Action Line: Be wary of charity scams in Sandy's wake
BY PHIL MULKINS World Action Line Editor
Thursday, November 01, 2012
11/01/12 at 3:28 AM
Dear Action Line: Now that Superstorm Sandy has devastated the East Coast, these local do-gooders will bring out their trucks and get on TV telling everyone to "bring your donated clothing and bottled water and canned tuna on down to the XYZ parking lot, and we will pack our truck with it and drive it to Disaster OMG victims." Is this really the best way to help disaster victims? - M.A.H., Tulsa.
State Attorney General Scott Pruitt issued a warning for Oklahomans who plan to contribute to charities and assist residents in the Northeast following Sandy. He said officials in several states reported "scammers calling households, claiming to be hurricane-related charities. Charity fraud can also happen with local door-to-door solicitations, emails and telephone calls."
In the wake of Sandy, the Better Business Bureau advises consumers to do their research before making any donations to charities assisting those affected by the storm.
"Scam artists - phony charities - live for these kinds of natural disasters," said Rick Brinkley, chief operating officer of the Tulsa Better Business Bureau, serving eastern Oklahoma. "Destruction and devastation occurs, and people like this rise up from the cracks of hell to take advantage of those attempting the help those in need.
"The saddest part is that people rarely know they have been taken advantage of and do not file complaints about it with the Better Business Bureau. Not only does the donor lose, but so does the legitimate charity, and as a result those who need help the most don't receive it."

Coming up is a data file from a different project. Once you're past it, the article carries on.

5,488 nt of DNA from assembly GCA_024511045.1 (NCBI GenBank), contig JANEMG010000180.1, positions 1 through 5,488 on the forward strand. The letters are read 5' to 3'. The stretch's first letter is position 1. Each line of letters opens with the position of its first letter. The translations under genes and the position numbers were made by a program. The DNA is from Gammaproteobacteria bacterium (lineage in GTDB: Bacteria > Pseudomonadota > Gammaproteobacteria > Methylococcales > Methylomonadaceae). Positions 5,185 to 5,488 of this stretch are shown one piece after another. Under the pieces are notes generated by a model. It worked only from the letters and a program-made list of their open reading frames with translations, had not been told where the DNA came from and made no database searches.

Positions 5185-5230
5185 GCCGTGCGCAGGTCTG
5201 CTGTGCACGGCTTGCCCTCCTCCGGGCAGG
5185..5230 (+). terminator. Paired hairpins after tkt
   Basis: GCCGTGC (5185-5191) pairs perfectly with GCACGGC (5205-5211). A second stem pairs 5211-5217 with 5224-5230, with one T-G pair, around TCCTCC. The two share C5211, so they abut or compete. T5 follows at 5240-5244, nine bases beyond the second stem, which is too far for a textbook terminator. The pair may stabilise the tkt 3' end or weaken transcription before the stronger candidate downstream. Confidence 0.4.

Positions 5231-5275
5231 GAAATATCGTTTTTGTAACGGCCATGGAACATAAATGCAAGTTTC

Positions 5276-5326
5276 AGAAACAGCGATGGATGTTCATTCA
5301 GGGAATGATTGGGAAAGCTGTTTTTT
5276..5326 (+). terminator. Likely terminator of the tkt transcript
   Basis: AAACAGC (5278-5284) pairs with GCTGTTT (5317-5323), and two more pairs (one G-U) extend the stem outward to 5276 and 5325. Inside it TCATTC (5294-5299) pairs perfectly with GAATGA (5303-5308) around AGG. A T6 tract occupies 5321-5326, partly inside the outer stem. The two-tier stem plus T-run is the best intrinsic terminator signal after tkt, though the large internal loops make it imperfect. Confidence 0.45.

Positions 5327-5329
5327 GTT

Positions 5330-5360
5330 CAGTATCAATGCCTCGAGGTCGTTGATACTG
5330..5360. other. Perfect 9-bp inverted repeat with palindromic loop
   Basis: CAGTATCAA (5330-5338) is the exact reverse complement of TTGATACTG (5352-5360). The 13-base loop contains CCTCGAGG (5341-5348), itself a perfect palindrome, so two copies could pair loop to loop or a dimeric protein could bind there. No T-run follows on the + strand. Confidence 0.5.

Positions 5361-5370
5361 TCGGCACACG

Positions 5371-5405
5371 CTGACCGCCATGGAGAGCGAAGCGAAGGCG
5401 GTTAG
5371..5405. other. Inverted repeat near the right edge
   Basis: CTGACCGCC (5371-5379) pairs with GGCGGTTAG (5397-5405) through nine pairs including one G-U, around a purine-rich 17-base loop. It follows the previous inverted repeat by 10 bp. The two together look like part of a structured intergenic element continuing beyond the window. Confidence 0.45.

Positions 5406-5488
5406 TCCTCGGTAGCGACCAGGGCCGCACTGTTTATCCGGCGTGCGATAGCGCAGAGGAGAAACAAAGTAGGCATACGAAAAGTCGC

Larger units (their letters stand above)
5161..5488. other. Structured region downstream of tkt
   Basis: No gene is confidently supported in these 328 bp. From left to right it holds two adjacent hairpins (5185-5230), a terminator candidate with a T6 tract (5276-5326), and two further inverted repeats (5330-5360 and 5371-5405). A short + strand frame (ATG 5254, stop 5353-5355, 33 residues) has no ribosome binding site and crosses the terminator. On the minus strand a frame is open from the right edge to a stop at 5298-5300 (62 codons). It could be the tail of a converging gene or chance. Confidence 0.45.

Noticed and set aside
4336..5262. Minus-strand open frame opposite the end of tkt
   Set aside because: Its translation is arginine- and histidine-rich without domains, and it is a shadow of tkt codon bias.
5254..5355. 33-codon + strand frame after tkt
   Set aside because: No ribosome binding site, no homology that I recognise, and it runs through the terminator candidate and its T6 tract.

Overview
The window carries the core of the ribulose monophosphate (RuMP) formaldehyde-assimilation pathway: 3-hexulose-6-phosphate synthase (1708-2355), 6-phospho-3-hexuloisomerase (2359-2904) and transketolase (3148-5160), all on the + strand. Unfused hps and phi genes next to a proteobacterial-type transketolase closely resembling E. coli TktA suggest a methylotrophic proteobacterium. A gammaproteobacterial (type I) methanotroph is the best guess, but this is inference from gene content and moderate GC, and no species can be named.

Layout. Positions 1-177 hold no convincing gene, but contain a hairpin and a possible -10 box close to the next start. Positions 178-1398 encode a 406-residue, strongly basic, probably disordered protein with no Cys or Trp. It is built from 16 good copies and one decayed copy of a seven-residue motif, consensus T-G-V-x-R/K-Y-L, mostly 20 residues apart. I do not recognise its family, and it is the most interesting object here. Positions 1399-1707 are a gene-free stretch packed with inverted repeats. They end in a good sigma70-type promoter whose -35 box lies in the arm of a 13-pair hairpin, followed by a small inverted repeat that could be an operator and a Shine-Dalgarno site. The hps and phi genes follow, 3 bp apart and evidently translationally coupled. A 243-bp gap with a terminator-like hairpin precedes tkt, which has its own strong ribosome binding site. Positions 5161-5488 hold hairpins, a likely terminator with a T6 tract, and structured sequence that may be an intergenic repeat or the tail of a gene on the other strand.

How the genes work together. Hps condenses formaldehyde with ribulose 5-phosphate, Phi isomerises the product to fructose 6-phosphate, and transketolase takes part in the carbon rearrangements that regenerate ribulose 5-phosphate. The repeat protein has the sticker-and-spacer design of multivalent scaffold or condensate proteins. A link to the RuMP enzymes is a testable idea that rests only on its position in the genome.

Regarding the "trucks in parking lots" approach, the BBB offers six basic caveats about disaster charity fundraising, and the one about "trucking in relief goods" is as follows:
"In-kind drives for food and clothing, while well-intentioned, may not necessarily be the quickest way to help those in need - unless the organization has the staff and infrastructure to distribute such aid properly. Ask the charity about its transportation and distribution plans. Be wary of those who are not experienced in disaster relief assistance. Never feel forced to make a hasty decision or to choose an unknown charity." For more tips you can trust, visit tulsaworld.com/BBBWiseGiving
The Public Protection Unit of the Attorney General's Office offered the following warning signs for possible charity scams:
For information on reputable charities, Pruitt suggested going online to tulsaworld.com/CharityWatch
- High pressure pitches: Reject them - it's OK to hang up.
- Requests for cash: Avoid giving cash donations.
- Charities that offer to send couriers or overnight delivery services to collect money.
- Charities asking for banking or credit card information over the telephone.
- Charities using names similar to well-known organizations.
Original Print Headline: Disasters bring out charity scam artists
Submit Action Line questions by calling 918-699-8888, emailing phil.mulkins@TulsaWorld.com or by mailing them to Tulsa World Action Line, PO Box 1770, Tulsa OK 74102-1770.